‘We had a very contentious scenario’: Northlands president reflects on role in Edmonton
EDMONTON — Since 1974, the building currently known as Rexall Place has been at the heart of hockey in Edmonton. But times are quickly changing, and Northlands is looking to forge a new future as the Oilers, and the concert industry prepare to move on.
“I don’t think the conversations were as easy the last seven or five years as they are today,” Northlands president and CEO told Global News in a wide-ranging, exclusive interview.
“We had different leadership at the City of Edmonton, we had different leadership at OEG (Oilers Entertainment Group), we had different leadership at Northlands,” Reid explained, as he reflected on the “contentious scenario” of the past.
It’s a past where relations between the Katz Group and Northlands broke down, as the downtown arena deal moved ahead.
Reid sat down for a one-on-one at centre ice at Rexall Place, at what’s been the centre of Northlands’ world.
Global News: What happened? What came together to change the tone in the conversation?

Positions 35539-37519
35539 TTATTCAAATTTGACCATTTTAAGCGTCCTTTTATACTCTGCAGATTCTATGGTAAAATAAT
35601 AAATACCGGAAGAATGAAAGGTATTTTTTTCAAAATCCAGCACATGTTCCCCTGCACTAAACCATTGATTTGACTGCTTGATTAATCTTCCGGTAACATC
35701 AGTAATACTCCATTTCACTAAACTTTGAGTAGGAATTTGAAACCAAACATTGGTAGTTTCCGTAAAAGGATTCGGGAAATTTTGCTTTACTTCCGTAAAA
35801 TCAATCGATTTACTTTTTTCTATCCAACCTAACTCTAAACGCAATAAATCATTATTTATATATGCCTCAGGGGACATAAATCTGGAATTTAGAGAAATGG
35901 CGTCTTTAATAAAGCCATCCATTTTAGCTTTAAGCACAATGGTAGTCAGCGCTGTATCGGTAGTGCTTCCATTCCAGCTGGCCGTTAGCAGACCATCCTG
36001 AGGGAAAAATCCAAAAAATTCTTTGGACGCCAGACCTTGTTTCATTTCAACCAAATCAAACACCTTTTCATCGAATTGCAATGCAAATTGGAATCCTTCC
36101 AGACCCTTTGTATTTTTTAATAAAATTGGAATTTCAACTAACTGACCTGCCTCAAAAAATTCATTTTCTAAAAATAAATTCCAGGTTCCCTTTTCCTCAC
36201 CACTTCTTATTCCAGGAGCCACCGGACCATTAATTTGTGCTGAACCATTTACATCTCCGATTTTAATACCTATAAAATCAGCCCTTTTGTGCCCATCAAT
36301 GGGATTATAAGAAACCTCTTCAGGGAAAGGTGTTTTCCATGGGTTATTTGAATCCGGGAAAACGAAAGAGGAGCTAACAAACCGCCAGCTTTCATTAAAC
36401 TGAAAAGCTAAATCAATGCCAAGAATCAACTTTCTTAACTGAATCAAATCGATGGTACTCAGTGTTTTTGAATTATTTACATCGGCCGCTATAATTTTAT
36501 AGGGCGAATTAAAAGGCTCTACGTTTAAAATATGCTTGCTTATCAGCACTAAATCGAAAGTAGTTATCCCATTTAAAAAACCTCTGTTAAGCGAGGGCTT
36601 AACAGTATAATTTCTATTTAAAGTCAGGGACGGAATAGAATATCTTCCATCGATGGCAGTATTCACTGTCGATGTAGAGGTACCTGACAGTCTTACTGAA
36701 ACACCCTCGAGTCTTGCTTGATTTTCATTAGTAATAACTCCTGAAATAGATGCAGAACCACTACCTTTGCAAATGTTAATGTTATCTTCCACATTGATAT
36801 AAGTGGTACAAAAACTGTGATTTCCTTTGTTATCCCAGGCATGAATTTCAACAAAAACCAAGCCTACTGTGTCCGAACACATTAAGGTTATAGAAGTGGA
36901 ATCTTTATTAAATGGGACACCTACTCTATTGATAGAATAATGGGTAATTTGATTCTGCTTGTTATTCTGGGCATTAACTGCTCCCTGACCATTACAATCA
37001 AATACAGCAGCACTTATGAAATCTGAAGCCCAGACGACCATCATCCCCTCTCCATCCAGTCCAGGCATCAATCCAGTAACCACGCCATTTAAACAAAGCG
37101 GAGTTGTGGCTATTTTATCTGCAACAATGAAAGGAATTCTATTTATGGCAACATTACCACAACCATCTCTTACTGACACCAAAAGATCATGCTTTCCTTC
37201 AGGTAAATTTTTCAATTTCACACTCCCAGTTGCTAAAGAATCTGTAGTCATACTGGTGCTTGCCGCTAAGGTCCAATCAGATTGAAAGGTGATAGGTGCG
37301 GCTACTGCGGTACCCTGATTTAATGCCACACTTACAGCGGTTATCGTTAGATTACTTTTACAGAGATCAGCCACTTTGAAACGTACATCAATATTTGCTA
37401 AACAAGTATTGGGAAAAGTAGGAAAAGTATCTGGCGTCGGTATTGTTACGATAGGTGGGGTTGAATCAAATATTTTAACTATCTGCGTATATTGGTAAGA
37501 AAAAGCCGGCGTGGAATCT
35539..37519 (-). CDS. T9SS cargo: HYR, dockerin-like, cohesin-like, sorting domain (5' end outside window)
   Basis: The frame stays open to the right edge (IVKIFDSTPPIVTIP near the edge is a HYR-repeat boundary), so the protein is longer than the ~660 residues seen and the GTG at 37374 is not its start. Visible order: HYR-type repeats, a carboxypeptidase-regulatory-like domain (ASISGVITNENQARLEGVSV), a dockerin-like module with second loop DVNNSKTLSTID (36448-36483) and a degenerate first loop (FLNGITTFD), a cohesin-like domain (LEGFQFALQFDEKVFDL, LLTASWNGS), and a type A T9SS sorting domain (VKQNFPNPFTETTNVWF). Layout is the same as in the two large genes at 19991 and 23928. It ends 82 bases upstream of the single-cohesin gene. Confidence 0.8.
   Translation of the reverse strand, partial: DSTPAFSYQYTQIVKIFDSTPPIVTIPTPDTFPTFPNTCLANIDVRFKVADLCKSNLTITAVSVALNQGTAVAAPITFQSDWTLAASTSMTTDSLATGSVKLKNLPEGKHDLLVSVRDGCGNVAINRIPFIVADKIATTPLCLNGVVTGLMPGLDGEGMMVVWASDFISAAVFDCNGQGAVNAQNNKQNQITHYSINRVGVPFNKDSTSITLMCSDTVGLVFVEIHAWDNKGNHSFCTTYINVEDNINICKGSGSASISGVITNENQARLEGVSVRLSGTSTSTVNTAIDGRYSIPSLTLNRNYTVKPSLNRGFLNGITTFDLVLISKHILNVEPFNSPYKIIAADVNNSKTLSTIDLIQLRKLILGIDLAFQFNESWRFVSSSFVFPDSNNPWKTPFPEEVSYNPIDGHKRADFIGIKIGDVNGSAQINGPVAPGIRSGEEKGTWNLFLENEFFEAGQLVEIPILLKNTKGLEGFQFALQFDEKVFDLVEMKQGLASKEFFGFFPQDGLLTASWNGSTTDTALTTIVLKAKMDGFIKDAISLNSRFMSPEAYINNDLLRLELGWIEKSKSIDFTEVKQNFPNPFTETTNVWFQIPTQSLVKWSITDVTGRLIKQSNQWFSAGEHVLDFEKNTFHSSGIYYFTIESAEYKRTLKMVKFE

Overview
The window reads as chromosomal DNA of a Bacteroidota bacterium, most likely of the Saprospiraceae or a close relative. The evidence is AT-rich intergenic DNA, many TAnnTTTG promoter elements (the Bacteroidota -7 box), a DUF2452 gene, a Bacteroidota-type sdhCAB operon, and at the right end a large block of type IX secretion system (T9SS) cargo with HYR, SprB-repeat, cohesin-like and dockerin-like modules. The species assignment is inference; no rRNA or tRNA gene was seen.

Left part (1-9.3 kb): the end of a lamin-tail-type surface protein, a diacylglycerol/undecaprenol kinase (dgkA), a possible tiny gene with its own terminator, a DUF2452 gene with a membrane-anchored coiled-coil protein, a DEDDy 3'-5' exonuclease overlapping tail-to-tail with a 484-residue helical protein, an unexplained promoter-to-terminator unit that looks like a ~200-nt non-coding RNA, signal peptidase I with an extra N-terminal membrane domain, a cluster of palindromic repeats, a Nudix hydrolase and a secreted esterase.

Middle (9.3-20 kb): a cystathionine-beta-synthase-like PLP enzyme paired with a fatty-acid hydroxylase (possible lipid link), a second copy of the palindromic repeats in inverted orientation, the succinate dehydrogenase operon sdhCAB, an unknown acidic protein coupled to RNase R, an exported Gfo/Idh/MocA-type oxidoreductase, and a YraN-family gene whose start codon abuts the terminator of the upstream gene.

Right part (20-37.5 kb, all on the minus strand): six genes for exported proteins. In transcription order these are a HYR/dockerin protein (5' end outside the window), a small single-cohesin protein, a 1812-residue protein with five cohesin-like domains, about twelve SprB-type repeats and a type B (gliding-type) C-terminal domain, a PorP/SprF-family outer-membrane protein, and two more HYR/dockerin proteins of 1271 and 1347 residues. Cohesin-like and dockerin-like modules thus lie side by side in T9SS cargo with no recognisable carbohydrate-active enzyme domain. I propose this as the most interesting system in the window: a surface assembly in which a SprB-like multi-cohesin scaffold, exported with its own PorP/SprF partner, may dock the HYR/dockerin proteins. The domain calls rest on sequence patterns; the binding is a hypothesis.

Tim Reid: “I think you ended up with new leadership at Northlands, new leadership at OEG and new leadership at the City of Edmonton and I would say we may have got to this place with the previous leadership, but that was a catalyst for change.”
GN: Do you think there was, for lack of a better term, an arrogance within the organization for resisting to change?
TR: “What I know is the loss of revenue associated with Rexall Place represents $9.2 million and those that were before me — I can’t speak on their position — but I will say if somebody said, ‘They’re going to take $9.2 million earnings away from you Northlands,’ I would have fought for it, too.
Would I have done things differently? I don’t know if I would have changed a great deal, but I probably would have stopped fighting sooner. At some point, I think we needed to realize that there was a decision that was made in the best interest of edmontonians. That decision had consequences to Northlands. We had to find a new way.”
That new way is called Vision 2020, a $165-million plan to rebrand Rexall as the Northlands Ice Coliseum with seven sheets of ice to serve community needs, an expansion of the Expo Centre’s Hall D into a 5,000 seat arena, and an urban festival site at the south end of the grounds replacing the horse track.
The concept will be debated at city council on Tuesday.
© 2016 Shaw Media